Rare Book Monthly

Book Catalogue Reviews - October - 2002 Issue

The Founding Documents at Williams College

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By AE Staff

Chapin Library, on the Williams College campus in Williamstown, Massachusetts, maintains a permanent display of the most significant printed documents relating to the founding of the American Republic. On exhibit in a beautifully-crafted, architectural “shrine,” which also incorporates state-of the-art conservation features, are original printed examples of the Declaration of Independence, the Articles of Confederation, the Constitution, and the Bill of Rights. The library is the one place in the United States, other than the National Archives in Washington, D.C., where all four documents may be viewed together.

The centerpiece of "Founding Documents" is a copy of the broadside Declaration of Independence printed in Philadelphia by John Dunlap on the night of July 4, 1776. This copy, one of only 26 known to survive from an original government printing of perhaps one or two hundred, was purchased at Christie’s New York sale of Printed and Manuscript Americana in 1983 for $412,500. The Chapin broadside is regarded as one of the best preserved examples, yet with twelve subtle folds and the docket title, “Declaration of Independence," written in ink, it also bears significant evidence of its original use by Joseph Hewes of North Carolina. According to Bob Volz, Custodian of the Chapin Library, great care was taken to preserve the darkened outside edge when the document was sent for conservation.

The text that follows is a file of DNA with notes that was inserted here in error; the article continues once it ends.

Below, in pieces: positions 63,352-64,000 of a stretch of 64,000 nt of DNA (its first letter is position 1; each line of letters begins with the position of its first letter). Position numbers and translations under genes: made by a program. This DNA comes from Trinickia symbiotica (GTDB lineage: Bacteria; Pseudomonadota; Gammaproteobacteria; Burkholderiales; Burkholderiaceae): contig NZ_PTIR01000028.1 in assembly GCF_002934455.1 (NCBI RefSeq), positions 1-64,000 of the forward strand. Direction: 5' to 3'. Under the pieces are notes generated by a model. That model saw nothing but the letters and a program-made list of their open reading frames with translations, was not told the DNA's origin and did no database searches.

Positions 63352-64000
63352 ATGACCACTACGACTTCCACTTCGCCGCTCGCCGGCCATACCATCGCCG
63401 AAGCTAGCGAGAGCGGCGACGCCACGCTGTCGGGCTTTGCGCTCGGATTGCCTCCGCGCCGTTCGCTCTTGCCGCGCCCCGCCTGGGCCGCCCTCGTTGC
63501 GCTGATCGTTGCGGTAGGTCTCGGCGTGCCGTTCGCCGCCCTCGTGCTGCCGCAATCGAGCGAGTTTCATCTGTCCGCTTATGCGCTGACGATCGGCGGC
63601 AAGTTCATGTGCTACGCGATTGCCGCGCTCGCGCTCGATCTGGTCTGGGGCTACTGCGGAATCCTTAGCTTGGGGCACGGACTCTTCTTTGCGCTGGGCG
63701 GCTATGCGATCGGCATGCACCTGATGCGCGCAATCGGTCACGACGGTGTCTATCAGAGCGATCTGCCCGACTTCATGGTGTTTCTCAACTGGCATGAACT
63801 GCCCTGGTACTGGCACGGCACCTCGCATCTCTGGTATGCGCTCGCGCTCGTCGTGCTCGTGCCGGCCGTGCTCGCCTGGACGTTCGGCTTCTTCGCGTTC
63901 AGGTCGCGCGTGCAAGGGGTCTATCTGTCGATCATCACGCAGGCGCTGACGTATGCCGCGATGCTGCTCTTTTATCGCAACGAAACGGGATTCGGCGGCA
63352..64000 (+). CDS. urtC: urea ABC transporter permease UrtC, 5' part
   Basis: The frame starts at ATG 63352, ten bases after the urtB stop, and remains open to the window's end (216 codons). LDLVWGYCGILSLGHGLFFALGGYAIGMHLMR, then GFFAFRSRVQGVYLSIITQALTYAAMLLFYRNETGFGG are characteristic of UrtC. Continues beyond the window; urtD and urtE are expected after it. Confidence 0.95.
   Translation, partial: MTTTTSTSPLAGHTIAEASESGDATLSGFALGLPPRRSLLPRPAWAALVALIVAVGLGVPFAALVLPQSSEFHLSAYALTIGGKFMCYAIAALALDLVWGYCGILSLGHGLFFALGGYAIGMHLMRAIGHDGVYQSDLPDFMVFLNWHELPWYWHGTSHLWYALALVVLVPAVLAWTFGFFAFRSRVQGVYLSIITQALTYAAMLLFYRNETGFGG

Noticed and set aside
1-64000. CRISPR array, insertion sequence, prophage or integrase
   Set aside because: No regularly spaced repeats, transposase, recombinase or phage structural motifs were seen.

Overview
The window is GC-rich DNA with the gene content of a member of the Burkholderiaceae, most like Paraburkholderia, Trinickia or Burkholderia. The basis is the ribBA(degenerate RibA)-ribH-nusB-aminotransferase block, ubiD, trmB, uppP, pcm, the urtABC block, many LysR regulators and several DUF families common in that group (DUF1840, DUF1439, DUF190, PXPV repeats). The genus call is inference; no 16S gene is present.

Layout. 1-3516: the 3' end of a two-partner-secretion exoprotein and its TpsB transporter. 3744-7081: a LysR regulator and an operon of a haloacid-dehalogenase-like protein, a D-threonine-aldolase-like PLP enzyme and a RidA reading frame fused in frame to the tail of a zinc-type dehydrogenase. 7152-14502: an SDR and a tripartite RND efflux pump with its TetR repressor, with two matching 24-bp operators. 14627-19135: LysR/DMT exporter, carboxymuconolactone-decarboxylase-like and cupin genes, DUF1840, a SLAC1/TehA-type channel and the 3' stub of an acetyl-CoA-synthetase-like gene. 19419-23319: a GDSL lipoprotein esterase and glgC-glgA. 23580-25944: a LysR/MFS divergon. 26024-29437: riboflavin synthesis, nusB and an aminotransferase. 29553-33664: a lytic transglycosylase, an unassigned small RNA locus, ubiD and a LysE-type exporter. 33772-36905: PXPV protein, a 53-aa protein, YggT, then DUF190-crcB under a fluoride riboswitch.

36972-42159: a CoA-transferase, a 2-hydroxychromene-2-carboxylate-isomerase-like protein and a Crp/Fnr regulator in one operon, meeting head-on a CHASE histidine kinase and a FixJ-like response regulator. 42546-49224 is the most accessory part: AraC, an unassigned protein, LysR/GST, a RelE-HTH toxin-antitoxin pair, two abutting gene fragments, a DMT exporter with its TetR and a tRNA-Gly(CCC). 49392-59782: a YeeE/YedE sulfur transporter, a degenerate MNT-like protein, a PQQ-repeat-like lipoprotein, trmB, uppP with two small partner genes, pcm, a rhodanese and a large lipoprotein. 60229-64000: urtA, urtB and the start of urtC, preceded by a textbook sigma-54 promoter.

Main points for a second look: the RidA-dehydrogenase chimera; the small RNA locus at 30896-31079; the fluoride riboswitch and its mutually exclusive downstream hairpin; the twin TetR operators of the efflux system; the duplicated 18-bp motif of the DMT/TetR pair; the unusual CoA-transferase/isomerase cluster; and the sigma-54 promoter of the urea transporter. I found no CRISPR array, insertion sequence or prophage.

Other documents highlight the processes through which the new national government took shape. The Articles of Confederation were printed by Francis Bailey following their approval by the Continental Congress, on November 15, 1777. This hastily printed, but extremely lavish, government document was distributed to the governors, who were then charged with providing the text to both their state legislatures and the local newspapers, in advance of the ratification process. Ten years later, when the Constitutional Convention met in 1787 to revise the Articles of Confederation, delegates worked from printed drafts. The House of Representatives draft version in Chapin Library is unique in that its original owner, George Mason of Virginia, made elaborate handwritten notes and deletions on the printed sides of the four leaves. On the blank reverse side of two of the leaves, Mason listed his personal objections to the proposed Constitution. Two printed copies of the Bill of Rights address concerns like Mason’s for the preservation of individual liberties. The first, a version containing seventeen articles, was sent from the House of Representatives to the Senate for ratification. The second copy, the final twelve articles, appeared in Acts Passed at a Congress of the United States of America (New York: Childs and Swaine, 1789), the first printed Acts of Congress, and was sent to the states for ratification. Ten of these articles became the first ten amendments to the Constitution.

George Washington’s personal copy of the Federalist Papers, bearing his bookplate and signature in each of the two volumes, completes the installation. Considered to be among the most influential political works ever written, it is also a reminder that ratification of the constitution took place amid contentious public discussion and debate, and that printings, both official and public, played a central role in that process.

Chapin Library of Williams College is open to the public, without charge, Monday through Friday, 10:00 a.m. to 12:00 noon and 1:00 to 5:00 p.m. throughout the year. Driving directions, an exhibition schedule, and further information about the library’s collections can be found on their website: www.williams.edu/resources/chapin.

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